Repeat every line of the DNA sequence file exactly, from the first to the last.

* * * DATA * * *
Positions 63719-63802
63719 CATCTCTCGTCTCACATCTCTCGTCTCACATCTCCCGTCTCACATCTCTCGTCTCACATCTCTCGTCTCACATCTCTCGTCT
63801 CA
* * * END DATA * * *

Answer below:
Positions 63719-63802
63719 CATCTCTCGTCTCACATCTCTCGTCTCACATCTCCCGTCTCACATCTCTCGTCTCACATCTCTCGTCTCACATCTCTCGTCT
63801 CA